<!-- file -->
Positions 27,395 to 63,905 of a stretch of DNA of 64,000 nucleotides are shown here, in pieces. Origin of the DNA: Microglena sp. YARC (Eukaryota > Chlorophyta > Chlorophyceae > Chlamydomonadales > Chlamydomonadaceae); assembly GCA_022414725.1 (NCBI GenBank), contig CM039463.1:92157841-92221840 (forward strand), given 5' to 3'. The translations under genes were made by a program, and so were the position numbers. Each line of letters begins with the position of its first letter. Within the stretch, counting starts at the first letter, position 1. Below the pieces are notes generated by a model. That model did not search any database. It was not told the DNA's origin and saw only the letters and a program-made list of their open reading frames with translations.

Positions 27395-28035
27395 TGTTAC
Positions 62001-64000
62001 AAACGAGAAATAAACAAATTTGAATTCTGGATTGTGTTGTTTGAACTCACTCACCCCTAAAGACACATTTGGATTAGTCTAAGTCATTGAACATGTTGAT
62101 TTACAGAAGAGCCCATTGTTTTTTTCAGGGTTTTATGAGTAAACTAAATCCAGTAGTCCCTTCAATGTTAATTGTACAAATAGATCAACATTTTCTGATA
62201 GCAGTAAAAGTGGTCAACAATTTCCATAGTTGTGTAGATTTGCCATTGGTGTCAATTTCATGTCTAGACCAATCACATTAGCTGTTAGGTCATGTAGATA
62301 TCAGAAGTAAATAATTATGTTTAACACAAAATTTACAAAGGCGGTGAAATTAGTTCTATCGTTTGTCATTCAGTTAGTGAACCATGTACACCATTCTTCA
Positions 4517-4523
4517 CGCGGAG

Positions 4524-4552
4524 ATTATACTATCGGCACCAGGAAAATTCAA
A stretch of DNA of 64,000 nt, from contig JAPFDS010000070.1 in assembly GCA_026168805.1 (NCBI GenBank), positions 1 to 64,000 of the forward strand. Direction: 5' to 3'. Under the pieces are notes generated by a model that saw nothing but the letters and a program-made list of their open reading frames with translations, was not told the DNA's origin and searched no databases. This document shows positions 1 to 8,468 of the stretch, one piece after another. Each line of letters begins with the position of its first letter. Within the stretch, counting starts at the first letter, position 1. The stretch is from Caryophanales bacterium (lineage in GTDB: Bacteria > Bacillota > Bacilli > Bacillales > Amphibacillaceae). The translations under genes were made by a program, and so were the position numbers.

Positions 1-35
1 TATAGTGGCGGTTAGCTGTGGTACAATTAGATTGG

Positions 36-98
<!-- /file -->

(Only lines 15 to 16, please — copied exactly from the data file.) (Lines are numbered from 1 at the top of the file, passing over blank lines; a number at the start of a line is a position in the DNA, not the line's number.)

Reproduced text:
1 TATAGTGGCGGTTAGCTGTGGTACAATTAGATTGG

Positions 36-98